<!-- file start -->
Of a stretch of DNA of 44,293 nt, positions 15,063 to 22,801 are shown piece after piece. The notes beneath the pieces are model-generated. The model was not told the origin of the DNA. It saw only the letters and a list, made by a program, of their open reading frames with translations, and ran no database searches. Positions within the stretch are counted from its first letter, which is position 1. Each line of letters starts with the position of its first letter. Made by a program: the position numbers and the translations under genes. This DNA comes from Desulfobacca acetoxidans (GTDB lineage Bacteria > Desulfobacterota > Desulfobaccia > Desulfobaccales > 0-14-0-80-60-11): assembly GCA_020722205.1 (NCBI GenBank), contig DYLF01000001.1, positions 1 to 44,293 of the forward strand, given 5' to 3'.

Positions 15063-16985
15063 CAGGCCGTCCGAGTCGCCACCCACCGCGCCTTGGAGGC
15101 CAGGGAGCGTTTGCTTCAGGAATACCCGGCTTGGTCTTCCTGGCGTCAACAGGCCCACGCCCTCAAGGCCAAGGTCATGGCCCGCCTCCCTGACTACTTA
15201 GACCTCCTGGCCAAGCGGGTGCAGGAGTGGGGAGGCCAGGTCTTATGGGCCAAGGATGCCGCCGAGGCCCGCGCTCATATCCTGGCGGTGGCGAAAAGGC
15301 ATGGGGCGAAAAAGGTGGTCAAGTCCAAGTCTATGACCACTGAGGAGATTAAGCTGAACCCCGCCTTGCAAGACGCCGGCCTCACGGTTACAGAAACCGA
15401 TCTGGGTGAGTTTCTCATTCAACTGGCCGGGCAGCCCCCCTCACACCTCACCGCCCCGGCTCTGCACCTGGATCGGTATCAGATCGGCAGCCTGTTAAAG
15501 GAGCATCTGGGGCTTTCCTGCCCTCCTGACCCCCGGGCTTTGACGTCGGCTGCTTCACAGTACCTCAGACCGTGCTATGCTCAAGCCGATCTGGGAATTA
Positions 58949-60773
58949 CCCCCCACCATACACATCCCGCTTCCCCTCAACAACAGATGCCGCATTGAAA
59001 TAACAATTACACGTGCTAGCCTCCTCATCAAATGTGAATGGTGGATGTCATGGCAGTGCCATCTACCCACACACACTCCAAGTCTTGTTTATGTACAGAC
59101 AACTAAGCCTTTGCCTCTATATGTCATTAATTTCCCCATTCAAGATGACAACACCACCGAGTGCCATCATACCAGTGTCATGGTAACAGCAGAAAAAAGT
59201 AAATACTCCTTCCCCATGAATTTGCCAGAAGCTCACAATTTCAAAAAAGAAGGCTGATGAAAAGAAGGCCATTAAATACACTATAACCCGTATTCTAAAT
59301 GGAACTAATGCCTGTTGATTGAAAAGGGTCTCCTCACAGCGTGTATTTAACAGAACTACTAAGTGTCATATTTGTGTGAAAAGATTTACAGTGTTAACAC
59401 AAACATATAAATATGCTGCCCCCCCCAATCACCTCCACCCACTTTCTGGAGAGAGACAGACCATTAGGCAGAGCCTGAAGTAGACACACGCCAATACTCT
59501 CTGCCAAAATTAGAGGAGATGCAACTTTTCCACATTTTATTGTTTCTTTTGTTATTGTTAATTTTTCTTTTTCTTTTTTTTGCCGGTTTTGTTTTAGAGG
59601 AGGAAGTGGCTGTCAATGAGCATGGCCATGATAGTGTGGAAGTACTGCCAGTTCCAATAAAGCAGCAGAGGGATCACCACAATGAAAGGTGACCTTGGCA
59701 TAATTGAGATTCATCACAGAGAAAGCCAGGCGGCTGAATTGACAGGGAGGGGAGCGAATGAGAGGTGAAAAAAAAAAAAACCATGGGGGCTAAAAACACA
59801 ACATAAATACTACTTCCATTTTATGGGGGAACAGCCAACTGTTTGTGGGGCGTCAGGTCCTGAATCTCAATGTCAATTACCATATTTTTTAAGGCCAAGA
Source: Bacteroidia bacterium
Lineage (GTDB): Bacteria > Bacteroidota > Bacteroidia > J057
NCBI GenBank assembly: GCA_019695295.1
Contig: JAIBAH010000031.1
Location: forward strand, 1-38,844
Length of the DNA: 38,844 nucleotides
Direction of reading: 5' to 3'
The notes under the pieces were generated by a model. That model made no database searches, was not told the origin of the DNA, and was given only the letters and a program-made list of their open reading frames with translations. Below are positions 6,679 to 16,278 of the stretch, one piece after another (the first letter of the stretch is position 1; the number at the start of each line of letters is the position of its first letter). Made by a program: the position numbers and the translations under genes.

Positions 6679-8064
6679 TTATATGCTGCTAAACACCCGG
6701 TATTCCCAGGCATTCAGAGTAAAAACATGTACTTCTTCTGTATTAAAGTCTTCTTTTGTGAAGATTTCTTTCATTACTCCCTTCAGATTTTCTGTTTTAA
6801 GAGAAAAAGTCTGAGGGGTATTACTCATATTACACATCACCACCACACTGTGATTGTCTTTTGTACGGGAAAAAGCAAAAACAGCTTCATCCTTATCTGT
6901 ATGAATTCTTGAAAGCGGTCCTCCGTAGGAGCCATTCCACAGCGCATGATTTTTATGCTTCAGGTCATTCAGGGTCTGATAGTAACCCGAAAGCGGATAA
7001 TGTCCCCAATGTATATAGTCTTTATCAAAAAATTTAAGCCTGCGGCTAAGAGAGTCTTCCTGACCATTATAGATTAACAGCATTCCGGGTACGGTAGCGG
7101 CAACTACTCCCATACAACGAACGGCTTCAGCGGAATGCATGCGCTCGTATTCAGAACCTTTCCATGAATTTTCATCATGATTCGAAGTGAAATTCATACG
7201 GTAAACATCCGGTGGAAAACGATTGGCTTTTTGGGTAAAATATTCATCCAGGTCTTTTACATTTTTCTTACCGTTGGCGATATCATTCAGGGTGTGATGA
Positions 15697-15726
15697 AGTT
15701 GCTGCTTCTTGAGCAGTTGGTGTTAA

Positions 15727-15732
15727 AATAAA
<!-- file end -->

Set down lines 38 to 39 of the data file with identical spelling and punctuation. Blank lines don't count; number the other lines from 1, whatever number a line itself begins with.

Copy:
15701 GCTGCTTCTTGAGCAGTTGGTGTTAA

Positions 15727-15732